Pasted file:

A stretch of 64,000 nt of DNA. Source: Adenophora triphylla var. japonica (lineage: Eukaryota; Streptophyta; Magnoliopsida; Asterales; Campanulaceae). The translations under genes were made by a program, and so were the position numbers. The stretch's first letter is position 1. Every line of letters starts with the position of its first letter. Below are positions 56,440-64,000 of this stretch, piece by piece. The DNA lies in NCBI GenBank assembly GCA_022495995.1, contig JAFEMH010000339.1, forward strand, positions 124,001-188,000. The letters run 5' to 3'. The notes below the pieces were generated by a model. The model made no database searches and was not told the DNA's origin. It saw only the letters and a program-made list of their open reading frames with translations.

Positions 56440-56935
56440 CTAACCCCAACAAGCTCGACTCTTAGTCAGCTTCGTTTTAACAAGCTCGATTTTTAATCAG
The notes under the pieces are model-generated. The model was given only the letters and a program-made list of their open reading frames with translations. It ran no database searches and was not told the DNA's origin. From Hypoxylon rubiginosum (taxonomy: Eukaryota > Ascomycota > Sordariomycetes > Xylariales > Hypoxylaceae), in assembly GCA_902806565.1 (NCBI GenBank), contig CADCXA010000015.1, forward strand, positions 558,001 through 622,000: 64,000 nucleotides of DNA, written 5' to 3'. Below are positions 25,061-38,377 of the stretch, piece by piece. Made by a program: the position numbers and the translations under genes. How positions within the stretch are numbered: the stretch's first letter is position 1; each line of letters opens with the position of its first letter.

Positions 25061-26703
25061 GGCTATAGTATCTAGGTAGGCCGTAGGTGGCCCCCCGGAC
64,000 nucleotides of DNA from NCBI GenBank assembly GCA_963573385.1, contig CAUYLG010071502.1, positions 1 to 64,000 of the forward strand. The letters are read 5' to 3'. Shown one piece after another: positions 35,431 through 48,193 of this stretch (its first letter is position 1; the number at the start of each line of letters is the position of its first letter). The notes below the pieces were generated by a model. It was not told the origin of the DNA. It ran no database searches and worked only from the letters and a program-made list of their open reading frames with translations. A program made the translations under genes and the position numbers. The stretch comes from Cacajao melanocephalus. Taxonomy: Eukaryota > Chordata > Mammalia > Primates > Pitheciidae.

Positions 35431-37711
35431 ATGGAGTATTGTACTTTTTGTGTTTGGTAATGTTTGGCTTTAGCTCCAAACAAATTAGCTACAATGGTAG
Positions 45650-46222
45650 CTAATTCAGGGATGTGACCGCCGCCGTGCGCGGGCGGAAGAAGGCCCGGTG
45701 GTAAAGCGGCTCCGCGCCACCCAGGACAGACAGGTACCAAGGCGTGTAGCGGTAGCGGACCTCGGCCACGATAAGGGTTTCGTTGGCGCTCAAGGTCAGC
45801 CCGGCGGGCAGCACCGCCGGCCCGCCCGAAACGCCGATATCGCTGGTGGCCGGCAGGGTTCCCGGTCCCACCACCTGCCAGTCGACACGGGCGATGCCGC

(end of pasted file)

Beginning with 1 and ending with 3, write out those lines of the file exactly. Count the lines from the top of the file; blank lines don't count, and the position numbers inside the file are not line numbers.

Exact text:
A stretch of 64,000 nt of DNA. Source: Adenophora triphylla var. japonica (lineage: Eukaryota; Streptophyta; Magnoliopsida; Asterales; Campanulaceae). The translations under genes were made by a program, and so were the position numbers. The stretch's first letter is position 1. Every line of letters starts with the position of its first letter. Below are positions 56,440-64,000 of this stretch, piece by piece. The DNA lies in NCBI GenBank assembly GCA_022495995.1, contig JAFEMH010000339.1, forward strand, positions 124,001-188,000. The letters run 5' to 3'. The notes below the pieces were generated by a model. The model made no database searches and was not told the DNA's origin. It saw only the letters and a program-made list of their open reading frames with translations.

Positions 56440-56935
56440 CTAACCCCAACAAGCTCGACTCTTAGTCAGCTTCGTTTTAACAAGCTCGATTTTTAATCAG